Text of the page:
This is by far one of the best films of 2008. It certainly makes my top 10. Mickey Rourke plays Randy "The Ram" Robinson, who I describe as a mix of the real-life Hulk Hogan and the fictional Rocky Balboa.
Robinson is a professional wrestler, 20 years past his prime. There are many athletes who become too old, too burned out, or too injured to keep on playing. Robinson is all those things. Yet, he refuses to quit. He refuses to let go and it's literally destroying him and his relationships.
The question becomes why. Why does he refuse to let go? Director Darron Aronofsky (Pi and Requiem for a Dream) explores brilliantly the answer to that, and he does so in a way that allows Rourke to shine. There is not a scene in this film that doesn't possess Rourke. He dominates the screen and by the end body slams the audience into submission.
I give Rourke the Best Actor Oscar for this performance, and, strangely enough, I give it to him for the same reasons that I give Michelle Williams the Best Actress Oscar for her performance in the independent film Wendy and Lucy. Rourke's character is lonely and desperate, and the loneliness and desperation come through so profoundly, as to make you weep inside.
Oscar-winner Marisa Tomei co-stars as Cassidy, an aging stripper from Jersey to whom Rourke's character frequently goes for comfort and company. She represents an aspect of his character. She's in fact a kind of female reflection of him.
You see on the surface that both are performers past their peak. However, their parallels don't become fully evident until toward the end when you see them do two similar things. One of which is both stop and take a look at their surroundings and don't like what they see.
It's the moment when reality really smacks the pair in the face. Rourke's Randy Robinson particularly is smacked. Robinson is a man trying to hold onto a glory that has long faded. Aronofsky establishes this so powerfully and so immediately in the opening reel.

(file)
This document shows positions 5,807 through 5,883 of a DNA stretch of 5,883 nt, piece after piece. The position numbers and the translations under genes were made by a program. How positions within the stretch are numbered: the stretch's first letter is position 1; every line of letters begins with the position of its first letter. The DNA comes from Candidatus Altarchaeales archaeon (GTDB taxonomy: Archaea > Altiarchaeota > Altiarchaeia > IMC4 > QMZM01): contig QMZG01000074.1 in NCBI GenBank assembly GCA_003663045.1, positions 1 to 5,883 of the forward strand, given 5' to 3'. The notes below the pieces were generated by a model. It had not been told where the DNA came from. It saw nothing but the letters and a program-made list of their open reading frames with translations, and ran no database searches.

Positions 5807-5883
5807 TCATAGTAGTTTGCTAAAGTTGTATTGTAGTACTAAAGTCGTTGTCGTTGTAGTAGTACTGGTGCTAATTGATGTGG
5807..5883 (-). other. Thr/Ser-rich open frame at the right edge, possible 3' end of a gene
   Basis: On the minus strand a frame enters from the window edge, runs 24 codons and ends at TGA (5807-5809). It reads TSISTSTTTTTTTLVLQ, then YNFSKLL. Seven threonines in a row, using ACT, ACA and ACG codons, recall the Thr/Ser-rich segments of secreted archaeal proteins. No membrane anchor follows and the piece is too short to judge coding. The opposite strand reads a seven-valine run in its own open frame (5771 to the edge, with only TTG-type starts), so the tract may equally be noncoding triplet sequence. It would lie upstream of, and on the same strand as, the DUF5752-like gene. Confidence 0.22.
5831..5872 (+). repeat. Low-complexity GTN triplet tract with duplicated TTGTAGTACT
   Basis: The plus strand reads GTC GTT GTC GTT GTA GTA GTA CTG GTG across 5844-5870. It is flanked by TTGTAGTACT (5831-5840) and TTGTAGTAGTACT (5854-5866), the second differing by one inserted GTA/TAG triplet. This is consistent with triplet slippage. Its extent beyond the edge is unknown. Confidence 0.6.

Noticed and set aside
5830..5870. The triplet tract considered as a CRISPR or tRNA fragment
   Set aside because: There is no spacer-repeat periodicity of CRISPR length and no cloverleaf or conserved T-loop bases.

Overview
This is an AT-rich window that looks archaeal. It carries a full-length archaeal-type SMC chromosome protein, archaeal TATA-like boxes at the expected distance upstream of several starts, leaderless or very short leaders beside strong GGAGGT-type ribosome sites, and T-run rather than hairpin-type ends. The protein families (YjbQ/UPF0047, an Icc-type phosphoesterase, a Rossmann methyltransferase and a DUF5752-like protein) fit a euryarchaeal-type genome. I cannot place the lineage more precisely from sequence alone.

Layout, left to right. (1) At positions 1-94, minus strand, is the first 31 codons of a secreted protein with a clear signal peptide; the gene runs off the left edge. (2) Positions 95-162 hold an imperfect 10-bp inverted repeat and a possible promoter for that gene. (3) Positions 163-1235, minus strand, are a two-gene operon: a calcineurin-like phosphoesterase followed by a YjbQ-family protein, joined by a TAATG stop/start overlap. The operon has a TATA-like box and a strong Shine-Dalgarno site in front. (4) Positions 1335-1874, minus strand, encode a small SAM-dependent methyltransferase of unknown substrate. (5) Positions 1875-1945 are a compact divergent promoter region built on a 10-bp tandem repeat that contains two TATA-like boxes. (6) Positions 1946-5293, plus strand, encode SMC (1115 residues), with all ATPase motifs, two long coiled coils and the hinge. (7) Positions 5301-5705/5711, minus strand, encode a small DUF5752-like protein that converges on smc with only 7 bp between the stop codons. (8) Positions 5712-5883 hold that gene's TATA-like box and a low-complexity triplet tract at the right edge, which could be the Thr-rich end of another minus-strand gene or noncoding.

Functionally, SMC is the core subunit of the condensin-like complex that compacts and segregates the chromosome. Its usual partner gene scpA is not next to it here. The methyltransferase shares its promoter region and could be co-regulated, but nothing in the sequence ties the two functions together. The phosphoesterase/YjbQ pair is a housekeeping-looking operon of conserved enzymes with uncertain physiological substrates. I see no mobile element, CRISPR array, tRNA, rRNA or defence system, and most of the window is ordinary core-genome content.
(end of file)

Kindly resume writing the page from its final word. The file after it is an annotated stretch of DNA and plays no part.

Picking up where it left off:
A decoupage of posters and newspaper clippings slide across the frame. Aronofsky then cuts to a worn out Robinson, his back to the camera, slouching down in a fold-up chair. There's the image and then the reality. An action figure of Robinson adorns his cargo van dashboard. Yet, he comes home to find himself locked out his trailer, and, before going to bed in his van, he has to take his hearing aid out his ear.
There's the image and then the reality. Robinson tries to keep his body as pumped and buff as his counterparts half his age. He has a whole beauty regimen that includes hair-styling and artificial tanning. He even scores the occasional steroids, as well as a host of other drugs. Yet, all the cosmetics in the world won't cover up sagging facial features and his many battle scars, including the one left as a result of a myocardial infarction.
Aronofsky illustrates that battle between image and reality in several of the wrestling matches. In some instances, he's pulling back the curtain, and revealing the tricks of the trade and how much of wrestling is choreographed phoniness. Yet, Aronofsky cleverly depicts that even that is just an image and the reality is not all of wrestling is fake. Aronofsky shows us a brutal and bloody, staple gun and barbed wire fight that is in no way false, as it requires real stitches afterward.
It's funny, but, at one point, Marisa Tomei's character references The Passion of the Christ (2004). She points out all the torture Christ endured in that movie, and yet, he kept taking it. Noticing all the wounds on Robinson, she wonders if there aren't that many similarities. Robinson doesn't nearly have as much of a burden as Christ but the comparison makes for a very interesting metaphor.
What leads Robinson to his problems is that he focuses too much energy on trying to maintain the image rather than deal with the reality. In order to make ends meet, Robinson takes a job cutting meat. From wanting his nametag to reflect his stage name, it's all he can do to try to ensure his image is left safely intact, as it becomes his only identity.
Aronofsky even adds sound cues of cheering crowds from a wrestling match onto the soundtrack, as Robinson is about to step foot, not in a ring but up to a deli counter. It's an image, a dream almost, of which Robinson can't let go, and we feel that.
It's all in large part due to Rourke's stellar work here. He entertains. He's fun. He's charming. Ultimately, he does a pile driver straight to your heart. Bravo!
Five Stars out of Five
Rated R for violence, sexuality and drug use
Running Time: 1 hr. and 49 mins.